You can tell that the draft changed after 2012. While people did show up for 2010 and 2011 due to the hype with Harper and more players getting used to it, Mike Trout’s arrival changed how teams viewed draft picks. The system was changed with the qualifying offer to make things simple for teams signing, but that became a huge negative.
While before teams signed and lost draft picks without much care, now caution and uneasiness were everywhere. Sure late 20’s draft picks don’t yield much value usually, but what if it is the next Mike Trout? His 2012 season opened the door for the best prospects to be MLB ready faster and faster. Harper, Betts, Acuña Jr, Tatis Jr, Vlad Jr, MLB hasn’t seen such young rookies be ready so fast in years.
Hording draft picks and prospects rose greatly. So much that the rules had to be changed again to make the draft picks for QO be the 2nd round pick instead. Mike Trout did that. His 30-30 season leading MLB in runs and stolen bases did that. The youth movement was here and Mike Trout kick started it.
Phenoms came and went but the ones who stayed the best were one thing, consistent. That is what made Trout different from the rest of the best players this millennium. From 2012-2016 Mike Trout averaged a .300/.400/.500 season with 33 bombs and 28 bags and 9.3 Baseball reference WAR per season. Even the top players over the past 10 years have at most 1 season like that.
Despite getting hurt in 2017, Mike Trouts worst season, he still only bottomed out at 6.9 BWAR from 2012-2019. Nolan Arenado had only 1 season more than that. Harper had only 1. Judge had only 1. Machado had 2. Every year a new player would perform well and be Mike Trout’s “new rival” but none has the consistency to even play like 2017 Trout let alone 2012 Trout.
Despite not playing much at all in 2021, and having an injury season in 2017, Mike Trout still has more Fangraphs WAR over number 2 Betts than Betts has over number 18 Justin Turner since 2014. Mike Trout is a historic player even if his late 20’s has not been kind to his body.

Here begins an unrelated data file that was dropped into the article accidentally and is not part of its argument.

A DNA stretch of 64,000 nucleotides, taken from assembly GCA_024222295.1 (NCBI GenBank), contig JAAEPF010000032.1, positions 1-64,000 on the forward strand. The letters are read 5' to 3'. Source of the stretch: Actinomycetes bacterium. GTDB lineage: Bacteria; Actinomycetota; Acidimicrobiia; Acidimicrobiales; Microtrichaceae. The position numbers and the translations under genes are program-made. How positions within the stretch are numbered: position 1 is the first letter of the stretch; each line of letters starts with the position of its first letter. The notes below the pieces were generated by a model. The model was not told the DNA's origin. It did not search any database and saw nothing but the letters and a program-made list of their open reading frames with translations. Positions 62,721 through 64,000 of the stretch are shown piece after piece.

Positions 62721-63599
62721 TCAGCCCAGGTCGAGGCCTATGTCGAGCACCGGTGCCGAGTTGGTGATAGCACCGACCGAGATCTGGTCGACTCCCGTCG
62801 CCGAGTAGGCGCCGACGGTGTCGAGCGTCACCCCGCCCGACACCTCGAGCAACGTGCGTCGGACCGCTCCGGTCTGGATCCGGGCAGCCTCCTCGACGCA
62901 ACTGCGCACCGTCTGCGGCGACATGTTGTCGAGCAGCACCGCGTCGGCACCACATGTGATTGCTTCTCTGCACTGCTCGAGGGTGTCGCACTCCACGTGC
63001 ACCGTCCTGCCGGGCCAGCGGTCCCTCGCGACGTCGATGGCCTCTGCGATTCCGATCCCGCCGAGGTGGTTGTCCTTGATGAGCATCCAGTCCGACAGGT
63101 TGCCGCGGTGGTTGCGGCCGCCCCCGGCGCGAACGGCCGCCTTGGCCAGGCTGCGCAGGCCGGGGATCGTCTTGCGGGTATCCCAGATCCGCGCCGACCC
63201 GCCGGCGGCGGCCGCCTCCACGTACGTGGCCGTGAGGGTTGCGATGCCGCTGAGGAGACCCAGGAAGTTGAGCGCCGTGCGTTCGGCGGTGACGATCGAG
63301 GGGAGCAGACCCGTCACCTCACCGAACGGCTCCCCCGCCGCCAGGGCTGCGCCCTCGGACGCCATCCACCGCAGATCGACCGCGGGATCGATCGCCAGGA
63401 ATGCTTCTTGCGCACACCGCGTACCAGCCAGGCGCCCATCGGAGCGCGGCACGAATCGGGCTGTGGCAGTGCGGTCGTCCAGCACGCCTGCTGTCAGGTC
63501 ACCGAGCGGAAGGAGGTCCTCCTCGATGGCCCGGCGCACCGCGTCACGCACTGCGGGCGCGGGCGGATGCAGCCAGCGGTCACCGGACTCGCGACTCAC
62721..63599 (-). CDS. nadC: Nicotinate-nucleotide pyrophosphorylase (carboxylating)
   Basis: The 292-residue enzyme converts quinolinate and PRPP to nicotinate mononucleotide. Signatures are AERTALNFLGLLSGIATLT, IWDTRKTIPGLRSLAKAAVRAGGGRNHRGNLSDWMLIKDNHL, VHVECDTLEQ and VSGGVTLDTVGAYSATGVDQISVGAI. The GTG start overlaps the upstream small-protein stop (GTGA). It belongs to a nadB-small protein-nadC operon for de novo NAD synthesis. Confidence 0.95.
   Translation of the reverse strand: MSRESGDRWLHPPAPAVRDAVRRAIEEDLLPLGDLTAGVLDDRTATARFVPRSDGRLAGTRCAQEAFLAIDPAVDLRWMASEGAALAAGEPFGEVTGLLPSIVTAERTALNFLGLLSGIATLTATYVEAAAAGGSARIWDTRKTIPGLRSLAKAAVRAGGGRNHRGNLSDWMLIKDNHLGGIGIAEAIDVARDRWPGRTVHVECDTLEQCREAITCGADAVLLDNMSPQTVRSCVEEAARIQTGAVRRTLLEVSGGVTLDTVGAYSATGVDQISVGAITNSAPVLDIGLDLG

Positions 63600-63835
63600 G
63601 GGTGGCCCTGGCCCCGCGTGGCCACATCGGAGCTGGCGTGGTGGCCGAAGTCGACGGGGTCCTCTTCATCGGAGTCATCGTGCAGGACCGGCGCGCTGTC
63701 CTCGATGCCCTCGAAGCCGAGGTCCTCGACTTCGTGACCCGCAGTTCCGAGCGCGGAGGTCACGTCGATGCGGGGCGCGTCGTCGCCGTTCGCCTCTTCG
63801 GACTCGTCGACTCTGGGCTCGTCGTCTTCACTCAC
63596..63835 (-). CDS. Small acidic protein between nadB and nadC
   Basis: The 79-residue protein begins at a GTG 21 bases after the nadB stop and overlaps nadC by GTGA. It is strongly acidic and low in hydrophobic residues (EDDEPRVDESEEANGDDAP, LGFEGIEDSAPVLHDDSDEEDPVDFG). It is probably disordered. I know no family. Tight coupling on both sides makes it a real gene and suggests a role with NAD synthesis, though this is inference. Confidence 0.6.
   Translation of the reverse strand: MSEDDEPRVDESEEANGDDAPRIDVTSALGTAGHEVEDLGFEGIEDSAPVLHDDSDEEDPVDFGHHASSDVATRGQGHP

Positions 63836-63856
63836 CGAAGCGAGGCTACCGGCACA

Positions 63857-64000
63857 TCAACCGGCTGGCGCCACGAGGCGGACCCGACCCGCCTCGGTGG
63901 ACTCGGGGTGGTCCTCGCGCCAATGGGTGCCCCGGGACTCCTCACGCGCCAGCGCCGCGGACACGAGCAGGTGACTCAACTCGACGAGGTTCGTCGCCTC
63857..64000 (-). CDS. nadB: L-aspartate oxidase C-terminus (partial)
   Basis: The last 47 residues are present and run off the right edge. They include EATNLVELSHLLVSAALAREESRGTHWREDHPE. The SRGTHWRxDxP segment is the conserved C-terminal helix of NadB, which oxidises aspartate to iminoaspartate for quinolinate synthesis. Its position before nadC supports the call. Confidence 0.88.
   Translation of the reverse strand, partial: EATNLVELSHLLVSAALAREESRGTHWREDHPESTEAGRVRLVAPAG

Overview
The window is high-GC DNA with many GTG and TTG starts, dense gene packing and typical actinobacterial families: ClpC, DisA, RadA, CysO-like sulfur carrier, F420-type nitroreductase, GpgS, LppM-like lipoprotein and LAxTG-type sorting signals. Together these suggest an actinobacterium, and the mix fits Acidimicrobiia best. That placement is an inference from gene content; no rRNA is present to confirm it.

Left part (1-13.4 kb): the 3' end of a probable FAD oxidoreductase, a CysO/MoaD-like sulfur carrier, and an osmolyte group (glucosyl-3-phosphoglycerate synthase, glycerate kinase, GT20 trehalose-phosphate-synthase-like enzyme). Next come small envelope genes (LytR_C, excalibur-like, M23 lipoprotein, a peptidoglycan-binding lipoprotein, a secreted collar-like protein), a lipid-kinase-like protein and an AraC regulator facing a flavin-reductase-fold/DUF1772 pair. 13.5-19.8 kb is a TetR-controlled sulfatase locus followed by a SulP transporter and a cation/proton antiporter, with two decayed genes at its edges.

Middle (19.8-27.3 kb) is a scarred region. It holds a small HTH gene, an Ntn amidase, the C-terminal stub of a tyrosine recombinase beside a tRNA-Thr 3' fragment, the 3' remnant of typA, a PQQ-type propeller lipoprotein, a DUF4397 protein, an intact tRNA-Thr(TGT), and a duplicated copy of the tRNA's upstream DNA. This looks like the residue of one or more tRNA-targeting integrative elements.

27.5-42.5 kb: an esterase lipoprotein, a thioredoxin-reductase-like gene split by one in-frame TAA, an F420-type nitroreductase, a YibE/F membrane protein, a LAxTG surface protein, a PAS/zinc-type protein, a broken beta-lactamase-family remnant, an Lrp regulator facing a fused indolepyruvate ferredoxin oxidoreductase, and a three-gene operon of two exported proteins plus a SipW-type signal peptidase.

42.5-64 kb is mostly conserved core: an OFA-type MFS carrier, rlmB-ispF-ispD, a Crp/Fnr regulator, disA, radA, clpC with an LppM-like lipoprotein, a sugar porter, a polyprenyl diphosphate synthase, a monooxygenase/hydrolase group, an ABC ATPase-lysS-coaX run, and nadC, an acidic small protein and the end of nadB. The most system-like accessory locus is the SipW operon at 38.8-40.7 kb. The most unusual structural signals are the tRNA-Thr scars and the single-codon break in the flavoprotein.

Seriously, Mike Trout comparisons need to be done with the best in the game’s history. Ty Cobb, Mickey Mantle, Willie Mays, and babe Ruth. All other comparisons to his peers are useless.
It is rather unfair to put guys like Machado, Harper, and Betts against Trout. They may make the HOF in the future, but Trout is already there if he never plays again.
Players do not tend to do well after 30 unless they are cheating. Things got skewed by the PED era on how players are supposed to do. Now more than ever, vets cannot keep up production even half of what they did in their 20’s. Can Mike Trout be different? Maybe. Legends age better than mortals, but still, things do not look great.
Ken Griffey Jr famously never was the same after he left Seattle. His 30’s were so much of a disaster that worth wise he added almost nothing at all.
With multiple years missing and so much of his prime gone, I fear for Mike Trout. It is very rare to see the line g up again when it starts to plateau. A move off of CF may help but 10 WAR Trout may be a thing of the past.
I already fear he may not be a 300-300 player. He has been stuck around 200 SB for years now and rarely steals anymore. With his health issues lately, even getting 250 may be out of the question.
Enjoy Mike Trout when you can, hopefully this year when he comes back. Time stops for no one, even the greatest fish of all time.